Biodiesel from microalgae production methods - a review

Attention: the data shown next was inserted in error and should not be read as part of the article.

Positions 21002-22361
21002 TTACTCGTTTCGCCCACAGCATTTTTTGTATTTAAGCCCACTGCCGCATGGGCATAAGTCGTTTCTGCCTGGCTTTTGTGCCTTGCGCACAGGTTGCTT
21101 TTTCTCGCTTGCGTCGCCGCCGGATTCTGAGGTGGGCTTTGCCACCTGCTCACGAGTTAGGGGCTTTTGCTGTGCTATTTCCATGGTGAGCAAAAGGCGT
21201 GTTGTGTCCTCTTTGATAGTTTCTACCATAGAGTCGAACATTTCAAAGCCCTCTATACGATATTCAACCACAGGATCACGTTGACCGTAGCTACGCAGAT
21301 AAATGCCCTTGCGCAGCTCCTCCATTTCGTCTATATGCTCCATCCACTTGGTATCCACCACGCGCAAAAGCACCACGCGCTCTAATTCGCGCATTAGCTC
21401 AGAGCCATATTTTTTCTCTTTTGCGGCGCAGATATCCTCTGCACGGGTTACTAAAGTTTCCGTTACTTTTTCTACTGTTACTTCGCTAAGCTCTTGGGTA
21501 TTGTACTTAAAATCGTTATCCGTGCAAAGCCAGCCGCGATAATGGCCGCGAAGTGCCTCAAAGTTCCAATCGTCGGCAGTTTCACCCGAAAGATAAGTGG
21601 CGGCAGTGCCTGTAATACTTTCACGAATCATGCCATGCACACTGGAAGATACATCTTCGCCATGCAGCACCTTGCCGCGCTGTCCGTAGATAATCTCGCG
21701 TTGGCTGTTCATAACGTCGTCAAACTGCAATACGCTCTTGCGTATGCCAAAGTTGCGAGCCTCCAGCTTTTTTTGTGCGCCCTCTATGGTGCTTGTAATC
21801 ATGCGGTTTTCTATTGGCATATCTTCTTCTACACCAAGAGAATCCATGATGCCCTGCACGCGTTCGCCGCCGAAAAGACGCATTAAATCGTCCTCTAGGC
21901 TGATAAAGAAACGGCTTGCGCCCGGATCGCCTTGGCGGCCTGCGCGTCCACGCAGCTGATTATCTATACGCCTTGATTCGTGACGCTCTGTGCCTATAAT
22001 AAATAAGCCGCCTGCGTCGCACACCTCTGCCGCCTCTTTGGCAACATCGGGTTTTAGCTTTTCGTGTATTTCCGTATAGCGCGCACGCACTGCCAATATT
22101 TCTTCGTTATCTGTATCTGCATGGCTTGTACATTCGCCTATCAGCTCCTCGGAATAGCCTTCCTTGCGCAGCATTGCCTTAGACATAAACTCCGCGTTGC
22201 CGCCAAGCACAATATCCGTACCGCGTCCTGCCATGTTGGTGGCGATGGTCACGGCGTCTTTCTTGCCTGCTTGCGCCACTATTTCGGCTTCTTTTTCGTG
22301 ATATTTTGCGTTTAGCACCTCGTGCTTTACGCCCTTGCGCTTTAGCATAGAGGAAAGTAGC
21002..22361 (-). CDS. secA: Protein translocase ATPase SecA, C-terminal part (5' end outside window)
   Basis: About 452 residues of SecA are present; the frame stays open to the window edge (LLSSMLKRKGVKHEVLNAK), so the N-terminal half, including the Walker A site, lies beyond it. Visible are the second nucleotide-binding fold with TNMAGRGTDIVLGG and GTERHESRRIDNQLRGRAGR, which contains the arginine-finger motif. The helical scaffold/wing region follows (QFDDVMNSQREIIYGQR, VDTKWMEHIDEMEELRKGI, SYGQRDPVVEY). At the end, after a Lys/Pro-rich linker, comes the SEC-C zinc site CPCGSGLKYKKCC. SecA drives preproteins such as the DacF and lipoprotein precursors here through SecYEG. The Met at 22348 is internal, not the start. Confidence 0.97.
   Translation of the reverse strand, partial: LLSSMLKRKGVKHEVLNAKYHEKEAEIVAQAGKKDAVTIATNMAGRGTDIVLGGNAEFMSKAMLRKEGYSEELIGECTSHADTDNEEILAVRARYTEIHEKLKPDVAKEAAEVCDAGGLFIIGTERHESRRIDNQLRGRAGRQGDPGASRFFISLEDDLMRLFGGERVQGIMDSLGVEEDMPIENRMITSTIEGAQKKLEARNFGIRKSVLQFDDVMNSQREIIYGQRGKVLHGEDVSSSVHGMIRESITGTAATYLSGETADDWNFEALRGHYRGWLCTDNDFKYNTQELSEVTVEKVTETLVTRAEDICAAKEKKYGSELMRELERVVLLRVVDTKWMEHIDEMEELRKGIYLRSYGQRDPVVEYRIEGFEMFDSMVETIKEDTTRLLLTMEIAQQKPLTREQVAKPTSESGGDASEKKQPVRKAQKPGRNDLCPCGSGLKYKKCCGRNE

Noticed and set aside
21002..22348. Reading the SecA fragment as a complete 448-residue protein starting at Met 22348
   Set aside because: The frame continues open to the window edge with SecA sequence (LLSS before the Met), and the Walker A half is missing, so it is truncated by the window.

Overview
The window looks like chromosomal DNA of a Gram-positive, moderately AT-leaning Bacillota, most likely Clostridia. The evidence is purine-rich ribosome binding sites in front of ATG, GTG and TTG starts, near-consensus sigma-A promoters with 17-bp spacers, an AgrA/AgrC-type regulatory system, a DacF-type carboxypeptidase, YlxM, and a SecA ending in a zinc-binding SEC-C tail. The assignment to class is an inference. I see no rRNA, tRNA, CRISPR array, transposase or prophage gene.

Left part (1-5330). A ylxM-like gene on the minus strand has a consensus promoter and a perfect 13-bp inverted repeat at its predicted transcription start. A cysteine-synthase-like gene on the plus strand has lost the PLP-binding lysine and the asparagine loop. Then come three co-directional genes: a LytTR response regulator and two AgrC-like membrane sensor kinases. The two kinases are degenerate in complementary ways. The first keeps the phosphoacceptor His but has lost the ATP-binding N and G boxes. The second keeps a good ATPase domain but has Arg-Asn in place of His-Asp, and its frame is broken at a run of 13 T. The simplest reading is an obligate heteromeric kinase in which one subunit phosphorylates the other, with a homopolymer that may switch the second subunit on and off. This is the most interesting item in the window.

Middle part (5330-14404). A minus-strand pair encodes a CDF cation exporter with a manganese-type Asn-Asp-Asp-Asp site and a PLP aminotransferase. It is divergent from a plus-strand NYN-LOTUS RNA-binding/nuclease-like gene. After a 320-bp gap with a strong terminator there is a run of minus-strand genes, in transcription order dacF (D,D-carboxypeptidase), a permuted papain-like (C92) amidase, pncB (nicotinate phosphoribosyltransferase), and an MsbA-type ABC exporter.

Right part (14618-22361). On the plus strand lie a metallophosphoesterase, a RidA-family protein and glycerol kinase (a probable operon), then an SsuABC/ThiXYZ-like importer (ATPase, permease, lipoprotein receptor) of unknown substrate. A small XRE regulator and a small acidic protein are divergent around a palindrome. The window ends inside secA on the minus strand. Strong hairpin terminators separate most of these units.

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2. What are microalgae? Microalgae are prokaryotic or eukaryotic photosynthetic microorganisms that can grow rapidly and live in harsh conditions due to their unicellular or simple multicellular structure. Examples: Prokaryotic microorganisms: Cyanobacteria (Cyanophyceae) Eukaryotic microalgae: Green algae (chlorophyta) and diatoms (Bacillariophyta) 3. Biology of microalgae Algae are recognised as one of the oldest life-forms. They are primitive plants (thallophytes), i.e. lacking roots, stems and leaves, have no sterile covering of cells around the reproductive cells and have chlorophyll a as their primary photosynthetic pigment. Algae structures are primarily for energy conversion without any development beyond cells, and their simple development allows them to adapt to prevailing environmental conditions and prosper in the long term. 4. Biofuels cosmetics Pharmaceuticals Nutrition Aquaculture Food additives Pollution prevention Biotechnology areas of microalgae 5. Biodiesel from microalgae why? Energy is of vital importance to society and human. Biomass energy, as a green and renewable resource, has been considered to be one of the best ways to solve the global energy crisis. Microalgae is an economical and potential raw material of biomass energy, because it does not require a large area of land for cultivation, exhibits short growth period, possesses a high growth rate and contains more high-lipid materials than food crops. 6. Biodiesel from microalgae why? Recent studies have demonstrated that microalgae has been widely regarded as one of the most promising raw materials of biofuels. However, lack of an economical, efficient and convenient method to harvest microalgae is a bottleneck to boost their full- scale application. 7. Technologies for the production of microalgal biomass production Under natural growth conditions phototrophic algae absorb sunlight, and assimilate carbon dioxide from the air and nutrients from the aquatic habitats. Therefore, as far as possible, artificial production should attempt to replicate and enhance the optimum natural growth conditions. The use of natural conditions for commercial algae production has the advantage of using sunlight as a free natural resource . However, this may be limited by available sunlight due to diurnal cycles and the seasonal variations; thereby limiting the viability of commercial production to areas with high solar radiation. For outdoor algae production systems, light is generally the limiting factor . 8. Open ponds Open ponds are the most widely used system for large- scale outdoor microalgae cultivation. Commercially economical. Easy to build and operate. Depending on their size, shape, type of agitation and inclination, the open pond systems can be classified into (a) raceway pond, (b) circular pond, and (c) sloped pond 9. Figure 1 Three different designs of open pond systems 10. Enclosed PBR Two major types of enclosed PBR are tubular and plate types. Due to enclosed structure and relative controllable environment, enclosed PBR can reach high cell density and easy to maintain monoculture. 11. Hybrid systems Other types of systems are an internally illuminated photo bioreactor (Helix PBR) developed by Origin oil company. The light array rotates vertically that allows algae growth in deep media and provides agitation. The light array consists of blue, red and white lights, which are the wavelengths the algae prefer. 12. Harvesting and drying of algal biomass There are currently several harvesting methods, including mechanical, electrical, biological and chemical based. In mechanical based methods, microalgal cells are harvested by mechanical external forces, such as centrifugation, filtration, sedimentation, dissolved air flotation and usage of attached algae biofilms and ultrafiltration membranes. 13. Harvesting and drying of algal biomass (1) Bulk harvestingaimed at separation of biomass from the bulk suspension. The concentration factors for this operation are generally 100800 times to reach 27% total solid matter. This will depend on the initial biomass concentration and technologies employed, including flocculation, flotation or gravity sedimentation. (2) Thickeningthe aim is to concentrate the slurry through techniques such as centrifugation, filtration and ultrasonic aggregation, hence, are generally a more energy intensive step than bulk harvesting. 14. Flocculation and ultrasonic aggregation Microalgae cells carry a negative charge that prevents natural aggregation of cells in suspension, addition of flocculants such as multivalent cations and cationic polymers neutralises or reduces the negative charge. It may also physically link one or more particles through a process called bridging, to facilitate the aggregation. Multivalent metal salts like ferric chloride (FeCl3), aluminium sulphate (Al2 (SO4)3) and ferric sulphate (Fe2 (SO4)3) are suitable flocculants. 15. Harvesting by flotation Flotation methods are based on the trapping of algae cells using dispersed micro-air bubbles and therefore, unlike flocculation, do not require any addition of chemicals. Some strains naturally float at the surface of the water as the microalgal lipid content increase. 16. Gravity and centrifugal sedimentation Gravity and centrifugation sedimentation methods are based on Stokes Law, i.e. settling characteristics of suspended solids is determined by density and radius of algae cells (Stokes radius) and sedimentation velocity. Gravity sedimentation is the most common harvesting technique for algae biomass in wastewater treatment because of the large volumes treated and the low value of the biomass generated. 17. Biomass filtration A conventional filtration process is most appropriate for harvesting of relatively large (>70 mm) microalgae such as Coelastrum and Spirulina. It cannot be used to harvest algae species approaching bacterial dimensions (